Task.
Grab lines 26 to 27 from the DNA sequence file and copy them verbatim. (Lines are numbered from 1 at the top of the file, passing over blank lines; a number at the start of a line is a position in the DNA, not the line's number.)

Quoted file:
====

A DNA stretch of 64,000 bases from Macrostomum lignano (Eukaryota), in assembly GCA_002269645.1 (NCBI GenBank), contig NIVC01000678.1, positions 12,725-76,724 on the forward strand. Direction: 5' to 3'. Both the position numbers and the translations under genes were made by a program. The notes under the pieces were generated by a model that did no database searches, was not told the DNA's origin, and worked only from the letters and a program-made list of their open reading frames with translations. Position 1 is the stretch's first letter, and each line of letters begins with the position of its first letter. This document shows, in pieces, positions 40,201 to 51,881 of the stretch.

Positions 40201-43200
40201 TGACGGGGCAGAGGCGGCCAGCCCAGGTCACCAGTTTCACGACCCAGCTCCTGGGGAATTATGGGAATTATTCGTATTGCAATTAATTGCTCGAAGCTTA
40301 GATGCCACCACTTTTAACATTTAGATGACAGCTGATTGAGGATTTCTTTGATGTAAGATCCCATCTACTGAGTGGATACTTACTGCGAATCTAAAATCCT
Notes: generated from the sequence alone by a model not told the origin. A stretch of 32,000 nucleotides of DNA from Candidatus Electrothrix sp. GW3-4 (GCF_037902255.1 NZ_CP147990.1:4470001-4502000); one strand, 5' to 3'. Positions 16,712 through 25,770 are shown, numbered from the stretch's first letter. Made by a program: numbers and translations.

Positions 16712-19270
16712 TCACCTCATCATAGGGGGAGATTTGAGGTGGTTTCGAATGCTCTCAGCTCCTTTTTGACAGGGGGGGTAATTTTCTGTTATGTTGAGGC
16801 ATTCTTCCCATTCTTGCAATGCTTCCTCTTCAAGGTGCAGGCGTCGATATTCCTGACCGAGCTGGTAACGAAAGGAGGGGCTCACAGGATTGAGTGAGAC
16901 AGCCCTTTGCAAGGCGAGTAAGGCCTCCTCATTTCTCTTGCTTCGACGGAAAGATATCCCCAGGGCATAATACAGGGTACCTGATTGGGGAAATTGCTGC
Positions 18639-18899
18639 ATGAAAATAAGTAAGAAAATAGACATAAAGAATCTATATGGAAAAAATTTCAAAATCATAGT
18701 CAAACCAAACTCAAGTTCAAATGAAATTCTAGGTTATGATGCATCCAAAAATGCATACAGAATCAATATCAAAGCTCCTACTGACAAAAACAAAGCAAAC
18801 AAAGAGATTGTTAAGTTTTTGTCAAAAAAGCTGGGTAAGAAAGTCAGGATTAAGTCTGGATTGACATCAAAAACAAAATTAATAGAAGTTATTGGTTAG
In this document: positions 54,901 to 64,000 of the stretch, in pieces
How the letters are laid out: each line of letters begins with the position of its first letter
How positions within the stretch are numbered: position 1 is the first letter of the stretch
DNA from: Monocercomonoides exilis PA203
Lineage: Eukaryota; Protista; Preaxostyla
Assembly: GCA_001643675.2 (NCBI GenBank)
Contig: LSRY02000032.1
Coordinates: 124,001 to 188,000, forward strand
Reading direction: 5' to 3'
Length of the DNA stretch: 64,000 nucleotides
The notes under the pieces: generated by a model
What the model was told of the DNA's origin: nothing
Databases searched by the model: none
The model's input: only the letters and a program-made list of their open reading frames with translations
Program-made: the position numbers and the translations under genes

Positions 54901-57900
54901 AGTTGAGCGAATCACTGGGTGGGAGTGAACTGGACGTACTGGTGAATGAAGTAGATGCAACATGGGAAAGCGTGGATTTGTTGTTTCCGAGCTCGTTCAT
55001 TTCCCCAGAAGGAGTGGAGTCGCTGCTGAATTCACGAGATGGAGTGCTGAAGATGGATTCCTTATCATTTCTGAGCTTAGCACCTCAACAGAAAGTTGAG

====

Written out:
Databases searched by the model: none
The model's input: only the letters and a program-made list of their open reading frames with translations